Sunday, October 4, 2015

Extravagant Visions

    It's October, Halloween is on its way for all US residents,  and time to talk a bit more about costume as a separate but important part of the Attire language.  I've written before that costuming ourselves gives us broad license to play. It allows us the freedom to get as dramatic, as out there, and as big, in every sense, as we desire.
    One of the tropes we return to consistently when we costume ourselves, is that of vast and opulent wealth.  We may trick ourselves out in any period of time, or something entirely fantastical, but the overarching theme is visual display of grandeur and consequence.
    I came across this series of images, accompanying an article about an exhibition displaying the work of two extremely talented costumers working in Texas, Linda Leyendecker Gutierrez and Niti Volpe.  The gowns you will see here were designed between 1985 and 2006, for two different clients, for the Martha Washington Colonial Pageant and Ball, held in Laredo, Texas.
    It is plain from these images that the intent is not to reproduce the apparel of the colonial period in the United States.  In fact, its clear that the intention is not to ape any particular age whatever.  These gowns, in their overall silhouette, owe more to the mid 1800s than to any other time.  The style of decoration covers periods from the Renaissance through the Rococo.  The result is a series of sublime and over the top fantasias.  The lucky ladies who commissioned and wore these incredible pieces of work, would have been able, through donning them, to get to parts of their personalities that normally don't get much freedom.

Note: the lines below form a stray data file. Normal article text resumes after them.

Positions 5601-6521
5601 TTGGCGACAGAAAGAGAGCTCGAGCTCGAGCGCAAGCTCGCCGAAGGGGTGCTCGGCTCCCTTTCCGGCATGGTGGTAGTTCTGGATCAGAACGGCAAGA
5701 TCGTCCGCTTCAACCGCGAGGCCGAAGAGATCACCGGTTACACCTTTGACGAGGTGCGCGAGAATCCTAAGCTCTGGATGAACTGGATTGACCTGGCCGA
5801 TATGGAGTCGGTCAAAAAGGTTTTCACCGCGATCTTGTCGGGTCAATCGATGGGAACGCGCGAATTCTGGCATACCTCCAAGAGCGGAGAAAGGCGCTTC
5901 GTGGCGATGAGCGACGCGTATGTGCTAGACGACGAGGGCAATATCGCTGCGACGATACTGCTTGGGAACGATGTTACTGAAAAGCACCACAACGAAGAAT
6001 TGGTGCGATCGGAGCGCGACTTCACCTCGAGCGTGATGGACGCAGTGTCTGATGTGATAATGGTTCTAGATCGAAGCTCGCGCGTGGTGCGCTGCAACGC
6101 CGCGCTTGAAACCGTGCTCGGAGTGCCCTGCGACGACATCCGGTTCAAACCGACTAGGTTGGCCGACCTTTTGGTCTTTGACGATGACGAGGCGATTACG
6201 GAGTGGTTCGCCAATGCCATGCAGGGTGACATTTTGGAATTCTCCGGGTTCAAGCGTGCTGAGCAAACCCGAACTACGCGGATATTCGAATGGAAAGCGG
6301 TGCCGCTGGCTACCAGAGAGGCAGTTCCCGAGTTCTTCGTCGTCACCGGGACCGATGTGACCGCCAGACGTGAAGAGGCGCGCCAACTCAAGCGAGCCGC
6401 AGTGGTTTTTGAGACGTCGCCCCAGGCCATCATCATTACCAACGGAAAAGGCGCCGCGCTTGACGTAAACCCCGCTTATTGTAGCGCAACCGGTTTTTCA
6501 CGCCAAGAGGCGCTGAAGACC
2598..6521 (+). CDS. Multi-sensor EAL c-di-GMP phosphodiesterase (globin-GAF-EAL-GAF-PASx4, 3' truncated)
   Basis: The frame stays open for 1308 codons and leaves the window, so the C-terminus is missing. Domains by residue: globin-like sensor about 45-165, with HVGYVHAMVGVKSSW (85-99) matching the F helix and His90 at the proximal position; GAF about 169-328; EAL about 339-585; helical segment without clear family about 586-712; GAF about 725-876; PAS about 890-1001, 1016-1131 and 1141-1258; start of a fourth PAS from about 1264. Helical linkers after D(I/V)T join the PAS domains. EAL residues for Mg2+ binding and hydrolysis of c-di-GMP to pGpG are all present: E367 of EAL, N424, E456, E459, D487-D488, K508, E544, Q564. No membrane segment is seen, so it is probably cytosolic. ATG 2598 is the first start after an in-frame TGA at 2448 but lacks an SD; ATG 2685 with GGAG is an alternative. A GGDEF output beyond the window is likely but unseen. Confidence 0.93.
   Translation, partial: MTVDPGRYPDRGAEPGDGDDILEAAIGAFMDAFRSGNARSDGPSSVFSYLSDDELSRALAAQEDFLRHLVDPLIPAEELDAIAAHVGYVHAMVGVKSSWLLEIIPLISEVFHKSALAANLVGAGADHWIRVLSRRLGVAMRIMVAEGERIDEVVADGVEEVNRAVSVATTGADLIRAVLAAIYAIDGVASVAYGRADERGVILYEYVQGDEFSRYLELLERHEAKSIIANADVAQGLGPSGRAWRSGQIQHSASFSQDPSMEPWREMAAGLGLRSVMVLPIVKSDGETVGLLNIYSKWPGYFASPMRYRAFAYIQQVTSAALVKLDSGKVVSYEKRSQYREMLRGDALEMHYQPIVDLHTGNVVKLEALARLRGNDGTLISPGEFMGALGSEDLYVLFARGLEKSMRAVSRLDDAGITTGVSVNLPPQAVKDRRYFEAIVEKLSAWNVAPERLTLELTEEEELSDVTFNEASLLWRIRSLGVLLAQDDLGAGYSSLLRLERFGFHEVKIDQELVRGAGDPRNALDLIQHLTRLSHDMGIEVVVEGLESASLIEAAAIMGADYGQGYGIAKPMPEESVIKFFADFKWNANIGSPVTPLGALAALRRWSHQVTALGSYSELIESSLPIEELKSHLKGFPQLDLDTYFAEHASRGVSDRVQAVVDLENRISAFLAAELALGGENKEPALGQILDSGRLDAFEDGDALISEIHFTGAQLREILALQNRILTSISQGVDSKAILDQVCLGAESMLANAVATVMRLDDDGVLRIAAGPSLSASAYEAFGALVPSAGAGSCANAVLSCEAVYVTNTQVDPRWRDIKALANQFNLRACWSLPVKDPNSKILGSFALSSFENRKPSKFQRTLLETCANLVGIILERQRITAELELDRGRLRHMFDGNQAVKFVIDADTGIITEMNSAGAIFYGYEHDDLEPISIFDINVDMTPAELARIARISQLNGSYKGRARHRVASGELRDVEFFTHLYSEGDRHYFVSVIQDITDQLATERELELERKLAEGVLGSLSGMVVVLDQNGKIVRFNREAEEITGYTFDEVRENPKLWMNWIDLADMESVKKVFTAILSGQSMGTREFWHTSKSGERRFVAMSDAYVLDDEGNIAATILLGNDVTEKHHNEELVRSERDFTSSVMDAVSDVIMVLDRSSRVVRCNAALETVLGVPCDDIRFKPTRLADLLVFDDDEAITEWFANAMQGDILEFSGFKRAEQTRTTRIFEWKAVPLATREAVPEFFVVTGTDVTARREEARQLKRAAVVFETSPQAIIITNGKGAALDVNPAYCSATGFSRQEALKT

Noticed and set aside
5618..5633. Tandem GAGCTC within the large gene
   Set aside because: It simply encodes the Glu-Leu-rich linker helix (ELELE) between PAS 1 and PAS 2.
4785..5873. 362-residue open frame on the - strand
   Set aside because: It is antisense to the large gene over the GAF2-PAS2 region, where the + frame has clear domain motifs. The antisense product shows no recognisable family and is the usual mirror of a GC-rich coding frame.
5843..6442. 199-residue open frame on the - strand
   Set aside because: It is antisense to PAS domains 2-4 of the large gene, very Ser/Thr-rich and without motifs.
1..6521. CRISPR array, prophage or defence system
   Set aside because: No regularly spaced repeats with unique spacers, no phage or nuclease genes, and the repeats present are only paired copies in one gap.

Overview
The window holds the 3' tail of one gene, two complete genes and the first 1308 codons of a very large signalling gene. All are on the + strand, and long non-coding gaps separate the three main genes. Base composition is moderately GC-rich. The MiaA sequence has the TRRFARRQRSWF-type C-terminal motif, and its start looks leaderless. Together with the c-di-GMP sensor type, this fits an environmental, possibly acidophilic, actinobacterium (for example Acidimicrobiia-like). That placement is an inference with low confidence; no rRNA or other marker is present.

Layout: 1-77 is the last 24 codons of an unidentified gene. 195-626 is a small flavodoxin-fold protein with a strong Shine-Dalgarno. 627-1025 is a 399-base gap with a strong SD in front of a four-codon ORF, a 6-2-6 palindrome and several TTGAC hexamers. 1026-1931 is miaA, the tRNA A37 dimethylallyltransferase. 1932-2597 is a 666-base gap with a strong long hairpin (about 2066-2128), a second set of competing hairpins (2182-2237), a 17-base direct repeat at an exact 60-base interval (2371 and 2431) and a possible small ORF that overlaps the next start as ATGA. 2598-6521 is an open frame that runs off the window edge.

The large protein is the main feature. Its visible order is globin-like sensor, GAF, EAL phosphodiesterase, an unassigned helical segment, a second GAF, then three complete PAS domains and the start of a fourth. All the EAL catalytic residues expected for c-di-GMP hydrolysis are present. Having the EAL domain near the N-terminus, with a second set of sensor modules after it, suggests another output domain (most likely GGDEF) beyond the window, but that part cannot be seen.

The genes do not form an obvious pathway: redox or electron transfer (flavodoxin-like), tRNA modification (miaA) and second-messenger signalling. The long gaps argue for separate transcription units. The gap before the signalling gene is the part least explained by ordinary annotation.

That is, at the core, what we achieve when we dress up all fancy and stuff.  We gain access to segments of our inner selves that we keep out of sight for one reason or another.  It may be that we don't feel entirely comfortable with some aspect of our inner self, so we lock it away.  Or it may be that the kind of behavior we wish to indulge is not socially acceptable under normal circumstances.
Whatever the reason that lies beneath it all, the result is the same.  We open a door inside ourselves, and some part of us emerges into the light for a time.
    I suspect this very mechanism is part of why some people dislike dressing up at all.  It is, for them, too frightening a thought to let out what remains caged.  To me though, giving these sections of ourselves the chance to come into play now and again is a healthy thing.  And surely, greater self knowledge isn't a bad idea.
    And of course the simplicity of play, of dressing up for the sheer fun of it, devoid of deeper considerations is a pleasure we tend to lose as we grow up, so, again, giving that a chance to reemerge is a wonderful thing. It's freeing, sensual delight.


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